Proof of vaccination or negative test required at Twin Cities establishments

If you are planning a trip to the Twin Cities, remember to bring proof of COVID-19 vaccination or a negative test if you want to eat or drink indoors. On Wednesday, Minneapolis Mayor Jacob Frey and St. Paul Mayor Melvin Carter announced a temporary policy for establishments serving indoor food or beverages.

According to Hubbard sister-station, KSTP-TV, the policy applies for licensed businesses at which food or drink is served indoors. It will require customers to either show proof of COVID-19 vaccination or a negative PCR or antigen test taken within 72 hours of the visit.

Officials said those defined as being fully vaccinated are those who completed the original course of shots—either the two-shot Pfizer or Moderna series or the single Johnson & Johnson shot.

City officials said the policy will take effect on Jan. 19. There is not an explicitly-listed expiration date for the policy, however, Frey said the policy is meant to be temporary.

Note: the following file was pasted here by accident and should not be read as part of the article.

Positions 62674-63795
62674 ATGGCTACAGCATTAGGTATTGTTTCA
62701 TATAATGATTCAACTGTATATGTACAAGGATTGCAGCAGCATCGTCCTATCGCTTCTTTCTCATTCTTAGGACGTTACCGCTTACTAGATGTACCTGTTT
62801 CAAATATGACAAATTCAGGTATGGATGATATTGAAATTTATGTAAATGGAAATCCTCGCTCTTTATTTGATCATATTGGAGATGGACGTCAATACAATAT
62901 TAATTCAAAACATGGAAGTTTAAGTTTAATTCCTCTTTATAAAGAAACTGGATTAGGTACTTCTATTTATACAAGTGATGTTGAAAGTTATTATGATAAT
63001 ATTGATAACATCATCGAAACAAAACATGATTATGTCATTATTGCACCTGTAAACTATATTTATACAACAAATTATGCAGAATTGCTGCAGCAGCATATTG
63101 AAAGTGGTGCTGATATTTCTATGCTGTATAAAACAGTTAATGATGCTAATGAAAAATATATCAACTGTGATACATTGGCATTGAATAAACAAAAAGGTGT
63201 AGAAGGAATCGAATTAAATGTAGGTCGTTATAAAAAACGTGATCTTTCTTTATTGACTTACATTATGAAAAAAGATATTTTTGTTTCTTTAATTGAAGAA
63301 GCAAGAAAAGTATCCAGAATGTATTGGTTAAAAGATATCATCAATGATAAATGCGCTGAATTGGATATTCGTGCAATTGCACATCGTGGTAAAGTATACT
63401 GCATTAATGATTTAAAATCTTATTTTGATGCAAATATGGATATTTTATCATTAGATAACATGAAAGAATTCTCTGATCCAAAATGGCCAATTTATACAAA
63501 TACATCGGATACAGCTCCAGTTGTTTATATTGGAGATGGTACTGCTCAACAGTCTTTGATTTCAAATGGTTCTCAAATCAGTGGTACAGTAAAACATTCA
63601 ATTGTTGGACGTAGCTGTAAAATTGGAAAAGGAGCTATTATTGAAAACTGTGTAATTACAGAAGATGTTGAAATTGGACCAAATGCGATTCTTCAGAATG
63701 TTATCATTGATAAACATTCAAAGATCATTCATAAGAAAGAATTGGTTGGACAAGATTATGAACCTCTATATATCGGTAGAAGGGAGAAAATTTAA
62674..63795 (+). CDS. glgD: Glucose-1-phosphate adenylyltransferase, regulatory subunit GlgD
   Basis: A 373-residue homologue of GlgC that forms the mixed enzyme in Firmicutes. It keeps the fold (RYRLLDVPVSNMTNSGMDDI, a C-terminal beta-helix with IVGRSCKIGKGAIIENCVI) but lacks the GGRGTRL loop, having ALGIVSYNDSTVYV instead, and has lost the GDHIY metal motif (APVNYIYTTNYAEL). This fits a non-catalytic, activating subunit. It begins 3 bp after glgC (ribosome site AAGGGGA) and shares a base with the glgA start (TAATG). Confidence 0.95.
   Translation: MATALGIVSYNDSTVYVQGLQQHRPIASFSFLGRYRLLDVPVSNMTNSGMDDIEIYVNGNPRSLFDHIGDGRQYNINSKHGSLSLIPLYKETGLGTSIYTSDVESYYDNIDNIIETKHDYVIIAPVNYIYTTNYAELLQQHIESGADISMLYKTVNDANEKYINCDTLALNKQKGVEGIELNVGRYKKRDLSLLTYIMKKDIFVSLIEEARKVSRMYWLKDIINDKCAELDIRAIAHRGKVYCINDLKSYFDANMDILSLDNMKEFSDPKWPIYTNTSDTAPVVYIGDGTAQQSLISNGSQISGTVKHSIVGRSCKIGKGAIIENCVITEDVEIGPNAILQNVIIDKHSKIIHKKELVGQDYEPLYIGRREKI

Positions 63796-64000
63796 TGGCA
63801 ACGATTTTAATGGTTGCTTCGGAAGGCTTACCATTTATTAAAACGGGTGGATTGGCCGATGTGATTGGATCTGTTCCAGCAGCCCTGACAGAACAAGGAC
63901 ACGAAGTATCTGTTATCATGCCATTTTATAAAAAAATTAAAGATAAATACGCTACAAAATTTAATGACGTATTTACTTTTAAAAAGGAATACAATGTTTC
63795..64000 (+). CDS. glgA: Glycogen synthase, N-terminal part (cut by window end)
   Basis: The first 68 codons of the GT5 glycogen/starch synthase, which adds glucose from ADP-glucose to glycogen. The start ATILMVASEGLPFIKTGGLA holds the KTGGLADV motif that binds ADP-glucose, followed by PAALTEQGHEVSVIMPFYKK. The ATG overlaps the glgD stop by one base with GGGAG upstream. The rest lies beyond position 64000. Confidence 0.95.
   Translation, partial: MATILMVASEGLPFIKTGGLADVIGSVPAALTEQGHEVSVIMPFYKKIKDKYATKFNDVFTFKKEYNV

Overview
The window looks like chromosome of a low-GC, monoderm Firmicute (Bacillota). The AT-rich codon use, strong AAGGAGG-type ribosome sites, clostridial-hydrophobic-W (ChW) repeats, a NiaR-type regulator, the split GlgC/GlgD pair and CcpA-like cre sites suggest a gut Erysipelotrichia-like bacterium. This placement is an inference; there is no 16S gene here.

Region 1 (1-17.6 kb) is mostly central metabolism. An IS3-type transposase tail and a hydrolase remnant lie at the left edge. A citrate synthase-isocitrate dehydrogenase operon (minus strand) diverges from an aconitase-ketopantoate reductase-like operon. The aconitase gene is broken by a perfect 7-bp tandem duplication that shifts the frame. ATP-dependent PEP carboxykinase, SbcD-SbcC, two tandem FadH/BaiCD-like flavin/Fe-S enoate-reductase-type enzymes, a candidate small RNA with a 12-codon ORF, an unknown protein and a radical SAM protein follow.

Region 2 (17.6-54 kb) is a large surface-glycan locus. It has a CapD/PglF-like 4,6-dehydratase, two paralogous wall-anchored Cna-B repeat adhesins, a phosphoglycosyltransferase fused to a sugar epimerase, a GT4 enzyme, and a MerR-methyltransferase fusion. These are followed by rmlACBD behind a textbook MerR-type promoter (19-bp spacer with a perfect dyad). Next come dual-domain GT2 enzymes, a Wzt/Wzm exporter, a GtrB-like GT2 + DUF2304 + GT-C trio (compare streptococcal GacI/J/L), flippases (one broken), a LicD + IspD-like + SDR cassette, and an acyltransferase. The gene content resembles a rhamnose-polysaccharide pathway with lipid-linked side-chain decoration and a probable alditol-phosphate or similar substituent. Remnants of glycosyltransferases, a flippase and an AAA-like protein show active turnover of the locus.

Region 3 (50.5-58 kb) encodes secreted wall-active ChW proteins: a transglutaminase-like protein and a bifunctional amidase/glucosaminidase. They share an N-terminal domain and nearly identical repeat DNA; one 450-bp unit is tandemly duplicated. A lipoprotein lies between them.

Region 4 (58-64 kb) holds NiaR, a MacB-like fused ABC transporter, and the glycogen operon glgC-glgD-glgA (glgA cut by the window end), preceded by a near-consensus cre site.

Frey said the policy is a critical next step to avoid establishment closures. "We want to stay open and we need to stay safer," he said.

City officials said examples of establishments affected by the policy include:

  • Restaurants
  • Bars
  • Stadiums
  • Bowling alleys
  • Coffee shops and cafes
  • Theaters
  • Catering halls
  • Convention centers

Schools and hospitals, as well as grocery stores, are exempt from the policy, city officials said. Additionally, the policy would not specifically apply to those picking up takeout, city officials said.

Additional details regarding which establishments the policy affects will be released by the cities at a later time.